All of these efforts bore fruit in October 2005, when Japanese companies were for the first time awarded the rights to develop Libyan oil fields. Nippon Oil, Mitsubishi Corporation, Japan Petroleum Exploration, Teikoku Oil and Inpex Oil were all awarded contracts. It was in fact the first time that Libya permitted its oil to go to an Asian country, and Japan beat out its competitor, China, in the bidding war.[42]

Japan-Libya Relations after the 2011 Revolution

In February 2011, when Libyan protesters took to the streets to demand Qadhafi’s exit from power, Japan was faced with a dilemma. For decades, Japan’s view of Middle East politics — perhaps even more so than Washington’s — had been framed by a conservative understanding of the region’s politics that saw Arab dictators as guarantors of domestic stability. However, with Ben Ali’s ouster in Tunisia and Mubarak’s fall in Cairo, the writing was on the wall. Despite Tokyo’s embrace of Qadhafi a decade earlier, in summer 2011 Japan recognized Libya’s rebel National Transitional Council (NTC) on the same day as the United States.[43] Yuriko Koike, who was now president of the Japan-Libya Friendship Association, was among the strong advocates of the NTC in Tokyo.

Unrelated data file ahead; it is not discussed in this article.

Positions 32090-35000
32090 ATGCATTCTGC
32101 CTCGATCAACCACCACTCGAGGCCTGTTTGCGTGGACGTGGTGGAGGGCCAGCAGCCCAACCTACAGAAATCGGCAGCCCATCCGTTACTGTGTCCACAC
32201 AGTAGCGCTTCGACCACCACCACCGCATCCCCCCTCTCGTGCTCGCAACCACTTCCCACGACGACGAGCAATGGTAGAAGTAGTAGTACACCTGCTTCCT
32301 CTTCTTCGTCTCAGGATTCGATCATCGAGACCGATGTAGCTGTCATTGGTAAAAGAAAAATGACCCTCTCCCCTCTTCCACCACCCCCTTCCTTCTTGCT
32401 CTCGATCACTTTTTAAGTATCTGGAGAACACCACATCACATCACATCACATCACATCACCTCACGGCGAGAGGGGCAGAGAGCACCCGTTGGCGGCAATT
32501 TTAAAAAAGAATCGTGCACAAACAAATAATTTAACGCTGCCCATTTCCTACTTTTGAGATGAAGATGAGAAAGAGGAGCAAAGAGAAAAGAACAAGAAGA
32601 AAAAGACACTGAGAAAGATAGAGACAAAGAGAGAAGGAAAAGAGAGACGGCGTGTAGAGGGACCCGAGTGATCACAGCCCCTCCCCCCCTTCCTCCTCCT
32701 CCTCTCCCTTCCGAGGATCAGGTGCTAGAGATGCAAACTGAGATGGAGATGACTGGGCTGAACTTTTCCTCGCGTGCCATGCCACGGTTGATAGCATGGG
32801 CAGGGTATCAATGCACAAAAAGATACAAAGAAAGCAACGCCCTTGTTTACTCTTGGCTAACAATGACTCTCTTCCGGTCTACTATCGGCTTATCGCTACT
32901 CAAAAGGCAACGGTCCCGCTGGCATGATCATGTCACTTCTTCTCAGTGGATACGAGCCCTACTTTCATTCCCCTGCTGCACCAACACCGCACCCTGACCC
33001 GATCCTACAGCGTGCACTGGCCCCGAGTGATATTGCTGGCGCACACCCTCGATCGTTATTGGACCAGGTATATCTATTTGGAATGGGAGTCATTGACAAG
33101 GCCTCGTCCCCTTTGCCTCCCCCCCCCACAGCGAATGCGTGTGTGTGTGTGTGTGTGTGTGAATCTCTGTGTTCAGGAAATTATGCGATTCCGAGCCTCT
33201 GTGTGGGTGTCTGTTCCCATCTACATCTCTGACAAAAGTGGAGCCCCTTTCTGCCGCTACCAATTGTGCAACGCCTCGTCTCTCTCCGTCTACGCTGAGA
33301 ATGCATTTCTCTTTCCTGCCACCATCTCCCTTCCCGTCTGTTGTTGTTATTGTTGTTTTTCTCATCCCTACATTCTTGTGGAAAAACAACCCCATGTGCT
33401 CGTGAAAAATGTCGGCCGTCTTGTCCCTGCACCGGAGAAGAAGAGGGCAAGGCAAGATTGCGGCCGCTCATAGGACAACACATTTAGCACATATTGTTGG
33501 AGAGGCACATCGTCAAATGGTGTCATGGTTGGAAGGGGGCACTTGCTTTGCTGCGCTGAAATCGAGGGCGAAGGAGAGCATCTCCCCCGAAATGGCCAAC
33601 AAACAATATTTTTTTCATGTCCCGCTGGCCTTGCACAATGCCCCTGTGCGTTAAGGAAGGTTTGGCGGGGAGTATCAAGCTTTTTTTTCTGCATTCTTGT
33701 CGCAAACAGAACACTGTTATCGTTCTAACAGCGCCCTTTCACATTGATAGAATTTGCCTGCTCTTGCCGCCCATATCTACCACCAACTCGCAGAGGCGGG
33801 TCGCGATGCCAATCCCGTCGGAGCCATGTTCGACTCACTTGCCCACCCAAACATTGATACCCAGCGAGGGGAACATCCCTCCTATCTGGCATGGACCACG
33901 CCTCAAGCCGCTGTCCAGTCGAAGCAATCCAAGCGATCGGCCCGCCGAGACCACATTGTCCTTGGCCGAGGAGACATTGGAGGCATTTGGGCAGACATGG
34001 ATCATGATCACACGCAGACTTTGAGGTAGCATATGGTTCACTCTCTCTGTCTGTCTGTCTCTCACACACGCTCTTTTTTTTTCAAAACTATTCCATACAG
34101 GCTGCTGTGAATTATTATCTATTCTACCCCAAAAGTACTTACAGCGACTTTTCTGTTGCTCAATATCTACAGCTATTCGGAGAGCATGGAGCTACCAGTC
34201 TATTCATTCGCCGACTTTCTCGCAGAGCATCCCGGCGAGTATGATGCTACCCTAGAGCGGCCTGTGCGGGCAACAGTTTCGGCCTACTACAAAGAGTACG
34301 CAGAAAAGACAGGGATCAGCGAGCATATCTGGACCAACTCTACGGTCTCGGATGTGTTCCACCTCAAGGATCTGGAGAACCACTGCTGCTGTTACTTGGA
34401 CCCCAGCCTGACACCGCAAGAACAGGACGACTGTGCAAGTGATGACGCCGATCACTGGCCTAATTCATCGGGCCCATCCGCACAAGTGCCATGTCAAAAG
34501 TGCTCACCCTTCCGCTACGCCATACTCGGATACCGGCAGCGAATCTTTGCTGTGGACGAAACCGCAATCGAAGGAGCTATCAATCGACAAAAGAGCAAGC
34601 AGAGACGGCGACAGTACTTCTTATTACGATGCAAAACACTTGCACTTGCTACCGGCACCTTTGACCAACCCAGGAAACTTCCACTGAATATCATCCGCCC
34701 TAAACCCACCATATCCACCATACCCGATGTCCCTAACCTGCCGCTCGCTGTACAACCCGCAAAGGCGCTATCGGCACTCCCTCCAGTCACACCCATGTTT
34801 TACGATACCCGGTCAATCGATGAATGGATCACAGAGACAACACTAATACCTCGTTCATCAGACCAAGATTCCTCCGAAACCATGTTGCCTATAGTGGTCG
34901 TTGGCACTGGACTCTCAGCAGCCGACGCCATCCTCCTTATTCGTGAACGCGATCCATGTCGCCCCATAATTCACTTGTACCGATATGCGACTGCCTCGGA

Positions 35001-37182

After Qadhafi’s demise in September 2011, Japan ramped up its engagement. From 2012 to 2013, there were four ministerial visits from Libya to Japan.[44] Despite an initial enthusiasm in Tokyo to play a role in Libya’s post-Qadhafi reconstruction and development, growing violence and the outbreak of civil war brought these efforts to a halt. In August 2019, the foreign minister of the internationally-recognized Libyan Government of National Accord (GNA), Mohamed Siala, visited Tokyo to take part in a regional development conference in Yokohama.